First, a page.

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Hindsight is 20/20, right? It's easy to find ourselves in situations where if we had just taken the time to be more thoughtful about what we said or how we said it, things could've turned out a lot differently. We've all had our fair share of regrets and fair share of thinking we were in the right. So we talked to seven WeWork members about their biggest takeaway from communication mishaps and how to approach conversations with wisdom and tact.
Question: What's the biggest lesson you've learned from a communication mishap?
Everyone makes mistakes
The funny thing is no matter what processes and systems you have in place, there are always going to be mistakes. The best thing you can do is learn from it and own it. Being genuine is how you build trust for the next conversation.
Don't bottle up your feelings
I've learned throughout my life that bottling in your feelings can eat away at you. Know your truth. Speak your truth. Find a support system that can encourage and motivate you to fight for your dream.
Acknowledge your own faults
People will always remember what you didn't say. Be willing to forgive and forget what you do because people naturally want to forgive and forget—but it's hard to forgive someone who hasn't acknowledged their own faults. We're naturally empathetic to those who show remorse. Same goes for companies. Silence is deadly.
Set clear expectations
When I was just getting started, I was working with a client where I purchased a considerable amount of sample material. The project didn't pan out, which was fine, but I had considerable costs, and we didn't have an agreement to deal with it. We worked it out, but I knew moving forward I needed to lay out the expectations from day one.
Get the big picture right
As CEO, you have to over-communicate, repeat mantras, and regularly talk through positioning and focus—typically team members need to hear it 20 times before it sinks in and it makes sense. Also, get the big picture right and the secondary messaging will follow.
Be mindful of different cultures
Language is not always a barrier, but when it comes to culture, that's something important to consider when you are doing business with different countries. Things are perceived differently sometimes.
Put everything in writing
When I am communicating verbally with clients and we agree on something, I always follow up later with an email documenting what we agreed upon. It is a great way to verify that my client and I are on the same page, and saves me from costly errors due to miscommunication and bad feelings towards my clients.
What's the problem with this story? You're not managing your career. You're doing your work. You're talking to your manager, but you aren't actively managing your career. You're actually looking for your boss to manage it for you. Problem is: Your boss is busy managing his or her own career. So… you need to start managing yours. You need to own it.
Far too many professionals today look to their managers to manage their career path and trajectory when in fact; this is yours and yours alone to manage. It's so easy to get caught up in our work that we lose sight of our career. So, how do you manage your own career with confidence? Here are seven ways you can start managing your career today:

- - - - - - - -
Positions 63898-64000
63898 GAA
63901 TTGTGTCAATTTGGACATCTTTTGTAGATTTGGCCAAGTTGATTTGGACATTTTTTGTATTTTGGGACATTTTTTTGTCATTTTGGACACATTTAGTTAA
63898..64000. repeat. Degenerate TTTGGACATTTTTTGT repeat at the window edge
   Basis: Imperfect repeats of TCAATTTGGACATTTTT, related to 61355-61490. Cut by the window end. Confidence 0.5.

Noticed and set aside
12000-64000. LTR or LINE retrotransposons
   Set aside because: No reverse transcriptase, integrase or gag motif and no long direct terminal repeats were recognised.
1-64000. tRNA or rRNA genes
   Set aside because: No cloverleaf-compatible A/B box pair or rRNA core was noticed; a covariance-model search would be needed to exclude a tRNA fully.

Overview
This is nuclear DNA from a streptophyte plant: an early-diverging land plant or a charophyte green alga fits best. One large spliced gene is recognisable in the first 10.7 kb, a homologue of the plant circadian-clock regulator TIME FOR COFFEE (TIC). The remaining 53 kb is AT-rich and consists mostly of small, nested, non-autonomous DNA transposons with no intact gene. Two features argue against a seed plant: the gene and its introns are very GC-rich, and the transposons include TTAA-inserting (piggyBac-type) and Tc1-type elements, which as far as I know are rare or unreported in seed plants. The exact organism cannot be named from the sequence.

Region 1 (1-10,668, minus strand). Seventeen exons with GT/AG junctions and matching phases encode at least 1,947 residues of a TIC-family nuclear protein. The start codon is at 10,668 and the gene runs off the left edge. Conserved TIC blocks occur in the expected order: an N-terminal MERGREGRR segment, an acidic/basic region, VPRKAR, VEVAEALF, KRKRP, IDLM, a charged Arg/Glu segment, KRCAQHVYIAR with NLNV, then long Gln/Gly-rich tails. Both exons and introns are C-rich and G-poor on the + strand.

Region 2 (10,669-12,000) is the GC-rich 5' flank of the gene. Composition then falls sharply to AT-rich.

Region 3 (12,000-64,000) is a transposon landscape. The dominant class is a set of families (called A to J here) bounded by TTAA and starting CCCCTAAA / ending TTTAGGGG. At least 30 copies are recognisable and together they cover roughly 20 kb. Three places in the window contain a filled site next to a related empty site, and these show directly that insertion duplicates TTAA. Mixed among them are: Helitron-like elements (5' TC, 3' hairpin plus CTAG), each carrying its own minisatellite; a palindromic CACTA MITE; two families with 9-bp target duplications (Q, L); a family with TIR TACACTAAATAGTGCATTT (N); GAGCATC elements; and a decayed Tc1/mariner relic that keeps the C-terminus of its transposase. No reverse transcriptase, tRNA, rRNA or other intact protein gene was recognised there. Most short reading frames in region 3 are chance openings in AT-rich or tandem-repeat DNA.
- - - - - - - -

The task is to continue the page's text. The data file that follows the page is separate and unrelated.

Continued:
The key to getting what you want is knowing what you want. You must know what you want out of your career and you should be clear about these goals with your manager and your mentor. These goals are also great ways to measure your progress through the year and years in your regular performance reviews.
The hardest thing to do is to hear honest feedback, because it isn't always positive. But, the ability to listen to all feedback and adjust accordingly is what will elevate your career. Be sure you are open to the good, the bad and the ugly feedback. This will help you adjust your work and your goals.
Try to think about your work in terms of NEAR: Numbers, Examples, Achievements, and Results. We all have responsibilities. But the people who stand out talk about their responsibilities in terms of numbers, achievements, and results and they have examples to back it up. What numbers, examples, achievements, and results did you produce this year?
You probably do a great project once per quarter and one that definitely meets the NEAR criteria. You know, a project or deliverable that you are super proud of that contributed to the success of the company. Take that work and store it in a special folder on your computer or in the cloud. Check out Dropbox, CredHive, or Box and start curating your work.
Read industry publications, websites and blogs. Share the best articles and have a point of view of your own. Position yourself as a voice of the industry and a valuable resource within your professional community. When you see great content, make an insightful comment and connect with influencers in the industry.
When a new project comes up and it aligns with your goals, raise that hand. Let your manager or HR team know that you want to learn some new skills or gain new, more advanced experience. Be clear on what you can offer to the project and get involved.
I know you're busy working and getting things done. This is the extra stuff that's required to take ownership of your career. I personally spend a few hours a week in the conversation and connecting with new people. I also spend about an hour a quarter maintaining my best work files and my social profiles. It isn't a ton of investment; it's just a new habit to create in managing your own career trajectory.This post was originally published on an earlier date.